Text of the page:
dc.identifier.urihttp://hdl.handle.net/10722/101715-
dc.descriptionSession B. Clinical Nephrology - B7. Hepatitis in glomerular disease, dialysis and transplant patients-
dc.description.abstractLimited data is available for the treatment of hepatitis C virus (HCV) infection in renal allograft recipients, in whom interferon therapy is generally regarded as contraindicated due to potential risks of acute rejection or graft dysfunction. We treated 4 patients who acquired acute hepatitis C in the perioperative period of kidney transplantation. All four patients, who were not HCV carriers before renal transplantation, developed acute transaminitis with negative anti-HCV serology, but positive circulating HCV RNA detectable by PCR. All patients were on cyclosporin-based immunosuppressive protocol. They received interferon alpha-2b (3 MU s.c. thrice weekly) and ribavirin (800-1200 mg p.o. daily according to body weight and hemoglobin levels) treatment. As shown in Table 1, three patients had complete remission with normalization of serum alanine aminotransferase (ALT) level within 4-12 weeks of therapy, and disappearance of serum HCV RNA at 24 and 48 weeks of starting therapy. Two of them had persistently undetectable HCV RNA at 24 weeks after cessation of therapy, while one had just completed the 48-week treatment at the time of writing. The non-responder, in whom treatment was stopped after 24 weeks due to persistent HCV-viremia, was infected with HCV gentotype 1b, which is known to be associated with a less favorable treatment response. All patients had stable renal allograft function throughout the course of treatment. Ribavirin-induced hemolysis, which was dose-dependent, was the most common side-effect. We conclude that combination interferon/ribavirin therapy can be a valid therapeutic option in renal transplant recipients with hepatitis C, but the decision on treatment should take into consideration the severity, progression, and prognosis of the hepatitis, the potential efficacy based on the HCV genotype, and the risk of inducing allograft dysfunction.-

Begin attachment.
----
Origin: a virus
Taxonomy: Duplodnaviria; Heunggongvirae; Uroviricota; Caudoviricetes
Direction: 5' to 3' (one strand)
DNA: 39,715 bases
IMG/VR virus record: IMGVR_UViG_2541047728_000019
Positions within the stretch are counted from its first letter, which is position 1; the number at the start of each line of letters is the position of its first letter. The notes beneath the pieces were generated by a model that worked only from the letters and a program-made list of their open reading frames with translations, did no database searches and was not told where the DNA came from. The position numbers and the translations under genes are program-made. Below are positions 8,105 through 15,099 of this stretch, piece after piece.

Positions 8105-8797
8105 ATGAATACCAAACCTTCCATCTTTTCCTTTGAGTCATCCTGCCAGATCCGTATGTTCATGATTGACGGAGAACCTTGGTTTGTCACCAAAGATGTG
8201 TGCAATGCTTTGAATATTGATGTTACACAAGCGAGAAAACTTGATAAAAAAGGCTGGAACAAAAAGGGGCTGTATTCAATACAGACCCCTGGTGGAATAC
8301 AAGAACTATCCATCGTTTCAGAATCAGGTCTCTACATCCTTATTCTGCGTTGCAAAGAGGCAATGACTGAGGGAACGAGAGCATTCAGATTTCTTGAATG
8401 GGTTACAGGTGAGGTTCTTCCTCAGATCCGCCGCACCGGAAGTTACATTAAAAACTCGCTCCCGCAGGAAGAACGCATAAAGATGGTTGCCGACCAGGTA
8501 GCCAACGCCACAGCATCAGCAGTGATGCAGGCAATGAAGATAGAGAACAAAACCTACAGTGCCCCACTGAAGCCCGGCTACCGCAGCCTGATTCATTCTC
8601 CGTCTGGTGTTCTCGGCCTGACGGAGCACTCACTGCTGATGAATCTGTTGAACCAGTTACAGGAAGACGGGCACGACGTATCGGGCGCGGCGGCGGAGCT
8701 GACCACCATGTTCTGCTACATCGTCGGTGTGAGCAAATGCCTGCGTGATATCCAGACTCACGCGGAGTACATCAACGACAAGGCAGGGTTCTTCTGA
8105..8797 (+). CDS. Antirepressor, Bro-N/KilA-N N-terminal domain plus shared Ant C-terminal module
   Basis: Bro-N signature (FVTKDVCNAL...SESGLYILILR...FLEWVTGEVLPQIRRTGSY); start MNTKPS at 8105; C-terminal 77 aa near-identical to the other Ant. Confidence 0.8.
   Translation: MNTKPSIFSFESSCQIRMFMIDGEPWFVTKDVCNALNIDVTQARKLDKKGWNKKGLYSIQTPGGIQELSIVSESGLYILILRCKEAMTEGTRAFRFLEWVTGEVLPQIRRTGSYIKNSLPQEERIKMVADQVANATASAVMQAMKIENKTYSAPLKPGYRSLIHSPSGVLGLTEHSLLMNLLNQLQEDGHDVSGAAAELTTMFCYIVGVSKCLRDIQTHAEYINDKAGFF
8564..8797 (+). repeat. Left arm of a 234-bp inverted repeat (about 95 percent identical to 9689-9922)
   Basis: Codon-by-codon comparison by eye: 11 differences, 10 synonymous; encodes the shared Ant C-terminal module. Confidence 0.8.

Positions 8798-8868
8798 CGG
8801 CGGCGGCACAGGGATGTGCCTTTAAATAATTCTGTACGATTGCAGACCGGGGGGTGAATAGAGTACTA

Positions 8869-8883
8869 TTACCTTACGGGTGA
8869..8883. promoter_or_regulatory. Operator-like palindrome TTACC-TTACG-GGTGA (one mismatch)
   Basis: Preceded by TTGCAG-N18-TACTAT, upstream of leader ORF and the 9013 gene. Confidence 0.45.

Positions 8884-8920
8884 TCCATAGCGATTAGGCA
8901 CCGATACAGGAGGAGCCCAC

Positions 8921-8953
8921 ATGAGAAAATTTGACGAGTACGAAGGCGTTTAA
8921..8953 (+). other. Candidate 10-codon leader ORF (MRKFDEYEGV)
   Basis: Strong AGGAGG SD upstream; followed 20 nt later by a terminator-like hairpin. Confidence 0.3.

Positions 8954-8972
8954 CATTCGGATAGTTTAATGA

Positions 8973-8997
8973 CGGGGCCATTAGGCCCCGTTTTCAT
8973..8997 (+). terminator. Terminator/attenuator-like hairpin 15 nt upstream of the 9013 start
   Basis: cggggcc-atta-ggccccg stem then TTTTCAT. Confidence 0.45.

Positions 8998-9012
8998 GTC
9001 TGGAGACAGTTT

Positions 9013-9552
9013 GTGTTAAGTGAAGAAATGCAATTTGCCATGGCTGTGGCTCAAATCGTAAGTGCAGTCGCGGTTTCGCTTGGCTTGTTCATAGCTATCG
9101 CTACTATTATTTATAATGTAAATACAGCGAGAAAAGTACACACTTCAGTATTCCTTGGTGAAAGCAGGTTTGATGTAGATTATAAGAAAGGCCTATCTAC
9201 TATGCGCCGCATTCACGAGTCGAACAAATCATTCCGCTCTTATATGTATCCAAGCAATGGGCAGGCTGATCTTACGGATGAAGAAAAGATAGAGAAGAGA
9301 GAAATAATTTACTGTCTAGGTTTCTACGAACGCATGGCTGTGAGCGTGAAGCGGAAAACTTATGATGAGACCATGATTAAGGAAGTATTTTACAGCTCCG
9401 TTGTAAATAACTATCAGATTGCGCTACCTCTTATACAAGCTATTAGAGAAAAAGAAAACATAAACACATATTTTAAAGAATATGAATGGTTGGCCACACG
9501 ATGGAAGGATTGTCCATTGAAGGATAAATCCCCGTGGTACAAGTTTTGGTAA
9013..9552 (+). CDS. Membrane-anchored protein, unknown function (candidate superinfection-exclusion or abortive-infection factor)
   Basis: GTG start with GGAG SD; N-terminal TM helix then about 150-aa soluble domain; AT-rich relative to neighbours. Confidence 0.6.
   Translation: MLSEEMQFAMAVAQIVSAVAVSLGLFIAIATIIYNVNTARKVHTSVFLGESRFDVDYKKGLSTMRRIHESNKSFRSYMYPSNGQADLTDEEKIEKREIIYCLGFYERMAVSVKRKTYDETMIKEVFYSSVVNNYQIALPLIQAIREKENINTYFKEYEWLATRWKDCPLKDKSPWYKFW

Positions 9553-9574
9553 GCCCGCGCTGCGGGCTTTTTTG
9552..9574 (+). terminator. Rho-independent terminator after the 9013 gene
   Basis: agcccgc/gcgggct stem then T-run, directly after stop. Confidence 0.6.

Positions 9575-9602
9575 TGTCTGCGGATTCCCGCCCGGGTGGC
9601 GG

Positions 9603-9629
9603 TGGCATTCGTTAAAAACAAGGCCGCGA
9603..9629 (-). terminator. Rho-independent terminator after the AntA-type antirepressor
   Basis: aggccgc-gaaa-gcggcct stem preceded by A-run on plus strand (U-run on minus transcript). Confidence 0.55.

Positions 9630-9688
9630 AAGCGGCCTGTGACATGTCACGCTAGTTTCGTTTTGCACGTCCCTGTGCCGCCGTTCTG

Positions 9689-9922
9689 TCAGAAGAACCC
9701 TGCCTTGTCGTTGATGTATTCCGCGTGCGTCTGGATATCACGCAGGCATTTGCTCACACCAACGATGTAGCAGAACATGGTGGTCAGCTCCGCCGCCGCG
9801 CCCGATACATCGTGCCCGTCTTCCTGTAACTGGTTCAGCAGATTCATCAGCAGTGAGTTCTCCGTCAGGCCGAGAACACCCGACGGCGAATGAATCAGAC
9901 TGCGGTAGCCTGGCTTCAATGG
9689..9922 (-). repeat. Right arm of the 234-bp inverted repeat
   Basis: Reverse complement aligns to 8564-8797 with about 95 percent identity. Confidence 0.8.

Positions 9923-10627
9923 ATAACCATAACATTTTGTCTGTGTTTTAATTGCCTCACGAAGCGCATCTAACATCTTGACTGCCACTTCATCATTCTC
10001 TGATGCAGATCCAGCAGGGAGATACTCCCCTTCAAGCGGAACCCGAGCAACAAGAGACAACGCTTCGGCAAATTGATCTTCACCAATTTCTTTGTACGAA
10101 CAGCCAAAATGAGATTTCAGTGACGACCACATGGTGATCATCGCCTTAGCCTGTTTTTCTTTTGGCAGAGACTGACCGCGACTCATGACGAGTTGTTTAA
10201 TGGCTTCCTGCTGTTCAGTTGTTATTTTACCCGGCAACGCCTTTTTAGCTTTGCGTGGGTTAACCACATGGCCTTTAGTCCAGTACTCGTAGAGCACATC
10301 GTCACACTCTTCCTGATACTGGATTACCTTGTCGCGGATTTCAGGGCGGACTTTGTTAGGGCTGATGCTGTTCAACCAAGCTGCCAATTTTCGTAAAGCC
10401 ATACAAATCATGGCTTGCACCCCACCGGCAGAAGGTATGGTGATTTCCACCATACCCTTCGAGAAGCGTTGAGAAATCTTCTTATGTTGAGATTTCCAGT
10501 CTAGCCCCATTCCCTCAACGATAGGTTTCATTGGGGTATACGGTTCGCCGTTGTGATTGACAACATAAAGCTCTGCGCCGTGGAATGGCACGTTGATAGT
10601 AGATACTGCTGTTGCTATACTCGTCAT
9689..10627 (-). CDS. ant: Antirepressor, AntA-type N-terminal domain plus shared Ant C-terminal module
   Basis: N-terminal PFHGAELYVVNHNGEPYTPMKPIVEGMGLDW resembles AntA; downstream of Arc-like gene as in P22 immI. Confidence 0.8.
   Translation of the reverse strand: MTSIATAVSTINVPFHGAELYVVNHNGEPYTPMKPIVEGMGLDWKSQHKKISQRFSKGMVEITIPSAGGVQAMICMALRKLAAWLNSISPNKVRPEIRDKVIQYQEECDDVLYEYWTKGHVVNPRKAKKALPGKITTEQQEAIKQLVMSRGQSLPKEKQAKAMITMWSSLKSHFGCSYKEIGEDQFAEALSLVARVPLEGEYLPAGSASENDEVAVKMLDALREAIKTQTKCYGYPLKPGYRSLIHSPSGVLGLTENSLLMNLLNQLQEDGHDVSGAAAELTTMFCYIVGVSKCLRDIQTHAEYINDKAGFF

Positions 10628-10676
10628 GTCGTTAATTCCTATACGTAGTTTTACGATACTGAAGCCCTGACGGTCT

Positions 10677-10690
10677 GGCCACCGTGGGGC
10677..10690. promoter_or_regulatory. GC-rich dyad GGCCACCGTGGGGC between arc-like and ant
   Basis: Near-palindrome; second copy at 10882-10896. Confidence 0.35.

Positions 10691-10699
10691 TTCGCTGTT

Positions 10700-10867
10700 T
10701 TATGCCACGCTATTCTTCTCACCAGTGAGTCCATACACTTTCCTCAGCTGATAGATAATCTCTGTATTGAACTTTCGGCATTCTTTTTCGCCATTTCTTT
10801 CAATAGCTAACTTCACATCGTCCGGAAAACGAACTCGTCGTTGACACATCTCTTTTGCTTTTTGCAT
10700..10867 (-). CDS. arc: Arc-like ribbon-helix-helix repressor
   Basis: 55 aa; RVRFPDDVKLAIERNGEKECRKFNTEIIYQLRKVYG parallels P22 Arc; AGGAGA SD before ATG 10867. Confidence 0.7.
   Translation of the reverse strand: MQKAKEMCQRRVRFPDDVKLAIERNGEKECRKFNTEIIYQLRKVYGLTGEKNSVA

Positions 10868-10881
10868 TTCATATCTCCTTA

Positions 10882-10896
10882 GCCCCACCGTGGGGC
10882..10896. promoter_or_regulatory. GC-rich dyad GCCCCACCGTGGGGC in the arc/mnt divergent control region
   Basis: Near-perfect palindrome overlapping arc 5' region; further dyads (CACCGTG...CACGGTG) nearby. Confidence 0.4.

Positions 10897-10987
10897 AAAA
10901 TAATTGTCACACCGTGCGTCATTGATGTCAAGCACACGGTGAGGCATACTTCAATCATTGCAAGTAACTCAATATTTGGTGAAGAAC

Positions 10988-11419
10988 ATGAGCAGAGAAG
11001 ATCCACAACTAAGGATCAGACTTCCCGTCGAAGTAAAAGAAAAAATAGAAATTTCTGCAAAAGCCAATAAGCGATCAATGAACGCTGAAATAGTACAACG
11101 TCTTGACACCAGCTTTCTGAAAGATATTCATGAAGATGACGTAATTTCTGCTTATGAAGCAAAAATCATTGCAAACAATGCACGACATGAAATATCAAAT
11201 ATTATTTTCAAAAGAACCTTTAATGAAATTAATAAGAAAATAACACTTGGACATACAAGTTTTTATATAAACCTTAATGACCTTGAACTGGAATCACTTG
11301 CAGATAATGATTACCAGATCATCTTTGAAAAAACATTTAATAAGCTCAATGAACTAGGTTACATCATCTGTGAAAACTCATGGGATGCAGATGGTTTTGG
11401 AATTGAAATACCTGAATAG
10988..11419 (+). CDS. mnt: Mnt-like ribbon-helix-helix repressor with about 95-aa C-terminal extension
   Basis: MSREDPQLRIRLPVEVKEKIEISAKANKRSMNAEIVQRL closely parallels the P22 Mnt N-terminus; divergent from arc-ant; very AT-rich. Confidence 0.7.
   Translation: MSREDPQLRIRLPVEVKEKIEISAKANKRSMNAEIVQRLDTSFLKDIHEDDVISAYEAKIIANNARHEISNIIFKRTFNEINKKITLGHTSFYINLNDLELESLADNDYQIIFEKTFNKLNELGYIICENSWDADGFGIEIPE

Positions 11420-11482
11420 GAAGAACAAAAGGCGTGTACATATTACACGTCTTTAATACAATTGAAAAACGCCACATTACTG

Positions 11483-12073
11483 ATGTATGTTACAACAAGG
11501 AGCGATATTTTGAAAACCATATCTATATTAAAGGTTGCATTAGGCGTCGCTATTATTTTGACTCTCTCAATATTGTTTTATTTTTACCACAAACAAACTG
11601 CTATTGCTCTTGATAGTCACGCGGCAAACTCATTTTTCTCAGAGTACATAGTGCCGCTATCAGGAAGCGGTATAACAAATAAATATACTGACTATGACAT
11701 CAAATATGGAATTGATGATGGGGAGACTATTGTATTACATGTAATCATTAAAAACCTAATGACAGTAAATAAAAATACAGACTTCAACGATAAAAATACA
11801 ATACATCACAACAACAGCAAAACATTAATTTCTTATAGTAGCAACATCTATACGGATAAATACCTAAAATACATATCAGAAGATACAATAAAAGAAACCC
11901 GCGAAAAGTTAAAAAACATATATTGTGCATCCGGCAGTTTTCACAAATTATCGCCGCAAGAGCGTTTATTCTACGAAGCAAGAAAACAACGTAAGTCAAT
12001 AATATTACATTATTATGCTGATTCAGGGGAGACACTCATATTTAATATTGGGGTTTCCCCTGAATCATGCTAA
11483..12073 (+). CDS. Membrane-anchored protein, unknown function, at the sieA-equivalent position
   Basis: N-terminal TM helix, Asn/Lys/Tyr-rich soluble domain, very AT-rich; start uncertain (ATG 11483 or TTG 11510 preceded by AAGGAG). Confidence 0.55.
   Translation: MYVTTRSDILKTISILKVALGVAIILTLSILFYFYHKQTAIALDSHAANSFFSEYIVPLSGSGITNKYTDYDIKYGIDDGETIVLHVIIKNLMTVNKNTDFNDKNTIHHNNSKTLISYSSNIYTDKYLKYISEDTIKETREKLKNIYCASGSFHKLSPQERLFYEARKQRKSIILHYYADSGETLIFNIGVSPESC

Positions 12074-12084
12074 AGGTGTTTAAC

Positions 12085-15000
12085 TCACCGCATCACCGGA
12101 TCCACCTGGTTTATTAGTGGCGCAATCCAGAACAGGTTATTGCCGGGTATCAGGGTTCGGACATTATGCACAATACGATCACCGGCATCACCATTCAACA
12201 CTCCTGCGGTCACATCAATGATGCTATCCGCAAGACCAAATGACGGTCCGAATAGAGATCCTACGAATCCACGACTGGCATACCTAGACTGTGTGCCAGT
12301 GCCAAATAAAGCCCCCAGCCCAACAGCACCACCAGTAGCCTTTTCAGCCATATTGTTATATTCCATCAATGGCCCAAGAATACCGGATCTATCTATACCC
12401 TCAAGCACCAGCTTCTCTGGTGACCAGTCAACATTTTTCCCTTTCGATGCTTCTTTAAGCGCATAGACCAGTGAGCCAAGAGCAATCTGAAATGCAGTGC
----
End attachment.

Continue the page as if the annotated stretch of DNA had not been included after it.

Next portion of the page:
dc.languageeng-
dc.publisherOxford University Press. The Journal's web site is located at http://ndt.oxfordjournals.org/-
dc.relation.ispartofNephrology Dialysis Transplantation-
dc.titleTreatment of hepatitis C in kidney transplant recipients with interferon alpha-2b plus ribavirin-
dc.typeConference_Paper-
dc.identifier.openurlhttp://library.hku.hk:4550/resserv?sid=HKU:IR&issn=0931-0509&volume=18&issue=S4&spage=381&epage=&date=2003&atitle=Treatment+of+hepatitis+C+in+kidney+transplant+recipients+with+interferon+alpha-2b+plus+ribavirin.en_HK
dc.identifier.emailTang, SCW: scwtang@hku.hk-
dc.identifier.emailHo, EYW: yeewaho@hkucc.hku.hk-
dc.identifier.emailCheng, IKP: hrmekpc@hkucc.hku.hk-
dc.identifier.emailLai, KN: knlai@hku.hk-
dc.identifier.emailChan, DTM: dtmchan@hku.hk-
dc.identifier.authorityTang, SCW=rp00480-
dc.identifier.authorityLai, KN=rp00324-
dc.identifier.authorityChan, DTM=rp00394-
dc.description.natureLink_to_subscribed_fulltext-
dc.identifier.doi10.1093/oxfordjournals.ndt.a004623-
dc.identifier.hkuros95996-
dc.identifier.volume18-
dc.identifier.issuesuppl. 4-
dc.identifier.spage381, abstract no. T316-
dc.identifier.epage381, abstract no. T316-
dc.publisher.placeUnited Kingdom-